Then there are people like Annie Bair. When Annie learned that her school in the Portola Valley School District was facing larger class sizes, a shorter school year, and other hardships because of a fiscal crisis that caught the school community by surprise, she decided she had to be part of the district's team of problem-solvers.
At the June 20 school board meeting, where she was publicly recognized for raising $1,250 for the district by organizing and managing a car wash, she told the board: "Most of my teachers were telling me ... to try to make a change. With the situation that we're in, (I thought it would be) a good idea to make a change for our school."
Annie, who is 13 and will be an eighth-grader at Corte Madera School in August, said in an interview that when she learned about the district's problems, which have resulted in $2.1 million in spending cuts for the next school year, "I thought I could help."
She went to Corte Madera Principal Michael Corritone and "presented some business proposals — I had lots of ideas." Among them: a fundraising event like a picnic, a garage sale, and an art event in which kids would make and sell art.
With Mr. Corritone's help, she decided on a car wash because the end of the school year was fast approaching and such a project would be easiest to plan and carry out, she said.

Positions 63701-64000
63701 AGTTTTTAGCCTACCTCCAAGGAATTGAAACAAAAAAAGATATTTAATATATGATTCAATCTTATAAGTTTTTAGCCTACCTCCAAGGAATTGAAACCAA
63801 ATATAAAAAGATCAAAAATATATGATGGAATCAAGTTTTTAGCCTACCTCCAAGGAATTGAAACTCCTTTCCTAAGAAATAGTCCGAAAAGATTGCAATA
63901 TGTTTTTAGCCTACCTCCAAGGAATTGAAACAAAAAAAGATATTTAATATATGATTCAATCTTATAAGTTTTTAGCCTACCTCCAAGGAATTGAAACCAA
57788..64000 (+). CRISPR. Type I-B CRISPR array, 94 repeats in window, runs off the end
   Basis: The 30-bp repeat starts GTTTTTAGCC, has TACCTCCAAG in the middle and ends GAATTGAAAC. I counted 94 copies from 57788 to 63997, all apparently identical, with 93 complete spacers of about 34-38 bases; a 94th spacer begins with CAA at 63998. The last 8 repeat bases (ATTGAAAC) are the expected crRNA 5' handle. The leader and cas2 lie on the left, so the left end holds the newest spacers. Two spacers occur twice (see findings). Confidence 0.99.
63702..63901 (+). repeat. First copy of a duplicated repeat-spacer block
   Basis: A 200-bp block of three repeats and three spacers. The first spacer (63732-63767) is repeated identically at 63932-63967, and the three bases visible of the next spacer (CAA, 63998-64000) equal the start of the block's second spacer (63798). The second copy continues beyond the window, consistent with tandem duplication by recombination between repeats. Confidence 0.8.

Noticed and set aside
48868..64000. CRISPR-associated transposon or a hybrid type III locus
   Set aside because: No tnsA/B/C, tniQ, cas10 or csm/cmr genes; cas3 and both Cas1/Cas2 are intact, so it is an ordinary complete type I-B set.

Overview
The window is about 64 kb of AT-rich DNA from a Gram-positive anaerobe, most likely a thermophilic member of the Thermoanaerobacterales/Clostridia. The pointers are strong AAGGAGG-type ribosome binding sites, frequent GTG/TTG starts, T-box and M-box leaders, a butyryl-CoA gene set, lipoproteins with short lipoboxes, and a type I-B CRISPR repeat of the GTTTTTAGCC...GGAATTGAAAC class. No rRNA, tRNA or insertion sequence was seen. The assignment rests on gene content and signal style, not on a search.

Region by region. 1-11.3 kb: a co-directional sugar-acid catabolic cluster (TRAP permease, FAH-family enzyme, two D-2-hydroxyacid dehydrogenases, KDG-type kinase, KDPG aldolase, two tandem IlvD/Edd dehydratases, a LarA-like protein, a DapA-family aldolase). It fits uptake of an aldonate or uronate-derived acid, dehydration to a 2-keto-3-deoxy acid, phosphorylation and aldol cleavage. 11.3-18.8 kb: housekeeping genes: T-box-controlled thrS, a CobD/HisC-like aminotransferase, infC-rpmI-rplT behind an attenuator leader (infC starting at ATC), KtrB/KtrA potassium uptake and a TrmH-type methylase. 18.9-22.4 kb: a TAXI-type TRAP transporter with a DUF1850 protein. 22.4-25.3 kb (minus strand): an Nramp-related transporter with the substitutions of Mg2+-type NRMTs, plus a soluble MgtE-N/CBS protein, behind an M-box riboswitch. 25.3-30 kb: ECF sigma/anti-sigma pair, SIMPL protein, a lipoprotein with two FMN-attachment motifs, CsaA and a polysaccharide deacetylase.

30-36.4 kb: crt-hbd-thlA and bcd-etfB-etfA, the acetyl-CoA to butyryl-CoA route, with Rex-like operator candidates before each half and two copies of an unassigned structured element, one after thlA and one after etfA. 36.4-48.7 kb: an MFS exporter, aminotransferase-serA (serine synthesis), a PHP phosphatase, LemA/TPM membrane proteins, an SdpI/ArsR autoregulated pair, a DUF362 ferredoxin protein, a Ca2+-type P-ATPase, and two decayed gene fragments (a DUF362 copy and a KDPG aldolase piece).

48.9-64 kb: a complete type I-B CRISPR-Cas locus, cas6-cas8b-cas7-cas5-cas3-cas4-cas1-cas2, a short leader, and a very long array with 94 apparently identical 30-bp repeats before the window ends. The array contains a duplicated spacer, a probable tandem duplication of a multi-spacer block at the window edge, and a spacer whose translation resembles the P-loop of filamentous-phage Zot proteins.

At that point, "Annie went with it 110 percent," Mr. Corritone told the board during the recognition. "She organized the whole thing," including the advertising and gathering the work force.
"She showed so much maturity," he said, calling her a "model for our kids" and the whole school community.
Board President Scott Parker commended Annie for her work, saying that "it's especially gratifying to hear you say this is what you're learning in school."
"The change is noted," he said.
Among those Annie enlisted to help out with the June 2 event, held on the Corte Madera campus, were her parents, Lisa and Steve Bair, and her brother Ryan. About two dozen students pitched in, washing more than 100 vehicles for $10 apiece, Annie said, adding that some people donated extra money for the service.
Also contributing to the success of the five-hour event was Ron Ramies, owner and operator of Portola Valley Fuel, who donated supplies and paid for two professionals to give the kids a welcome hand, Annie said.